On being careful what you wish for….

Posted By Bruce Boyle on March 31, 2015

As a communications consultant you spend an inordinate amount of time wondering whether the coverage of the issue you’re paid to manage will be fair, accurate or widely consumed by the audiences that mean most to you.

You spend almost no time worrying about what will happen if a story succeeds beyond your wildest dreams. Like, for example, 60 Minutes devoting much of a broadcast suggesting that your research team may have the cure for cancer.

On Sunday, March 29, Scott Pelley of 60 Minutes covered a story about Duke University and some remarkable results, treating glioblastoma multiforme—a deadly and aggressive form of brain cancer—using a genetically modified Poliovirus.

To the credit of everyone involved, the words “miracle” and “breakthrough” and “cure” were used cautiously. The correct emphasis was placed on over-hyping Phase One trials. But, there was no way to dampen the enthusiasm of a young nurse and a retired doctor who were now cancer free after undergoing the treatment.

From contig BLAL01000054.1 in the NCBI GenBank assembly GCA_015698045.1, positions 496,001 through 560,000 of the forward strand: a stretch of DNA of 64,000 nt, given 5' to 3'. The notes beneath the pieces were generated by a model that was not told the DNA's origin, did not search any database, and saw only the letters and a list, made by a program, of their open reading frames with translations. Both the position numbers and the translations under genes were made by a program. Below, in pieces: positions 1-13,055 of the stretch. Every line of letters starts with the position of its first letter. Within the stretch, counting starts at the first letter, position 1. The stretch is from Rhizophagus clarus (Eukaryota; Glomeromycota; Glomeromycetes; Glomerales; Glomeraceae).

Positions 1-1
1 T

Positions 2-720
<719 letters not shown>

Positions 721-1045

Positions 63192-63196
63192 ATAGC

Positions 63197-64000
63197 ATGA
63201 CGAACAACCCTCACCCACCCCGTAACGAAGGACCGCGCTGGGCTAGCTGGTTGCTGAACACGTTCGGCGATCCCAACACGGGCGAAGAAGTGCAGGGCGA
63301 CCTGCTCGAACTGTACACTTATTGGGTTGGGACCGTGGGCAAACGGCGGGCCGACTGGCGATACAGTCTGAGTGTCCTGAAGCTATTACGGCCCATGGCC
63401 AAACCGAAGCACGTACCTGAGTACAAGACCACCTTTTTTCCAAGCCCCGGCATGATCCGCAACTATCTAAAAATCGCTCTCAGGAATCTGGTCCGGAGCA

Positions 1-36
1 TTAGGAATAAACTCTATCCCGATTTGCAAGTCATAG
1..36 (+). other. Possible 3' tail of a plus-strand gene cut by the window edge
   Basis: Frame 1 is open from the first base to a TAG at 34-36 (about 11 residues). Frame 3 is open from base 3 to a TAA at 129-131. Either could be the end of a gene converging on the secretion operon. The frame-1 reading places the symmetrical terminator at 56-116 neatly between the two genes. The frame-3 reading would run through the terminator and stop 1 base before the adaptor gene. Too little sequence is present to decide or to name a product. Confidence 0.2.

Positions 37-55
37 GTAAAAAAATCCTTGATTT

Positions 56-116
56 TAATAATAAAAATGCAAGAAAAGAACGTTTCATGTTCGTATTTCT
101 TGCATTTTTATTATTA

It was also mentioned that the same modified virus was showing promise in lab tests for treatment of breast cancer, pancreatic cancer, lung cancer and other cancers.

My wife watched the show with me, and while she manages patient care for people in clinical trials at a cancer center, we both had the same thought: “Man, are they going to get calls.”

I thought that over the next week or so Duke may need to tell hundreds of thousands of people with cancer, and their families, that they cannot get this treatment. The healthcare professionals who manage clinical trials tell small groups of desperate people ‘no’ every day for one reason or another but they are not 60 Minutes-sized groups.

Telling people with cancer that they may have to wait is a much different downside to positive news than following the introduction of a new iPhone with the bulletin that you might not get one for a few weeks.

In the midst of all the good feeling about this story there are four other words that are the flip side of “a cure for cancer” that need to be conveyed with great skill and compassion. They are: ‘Not you. Not yet.’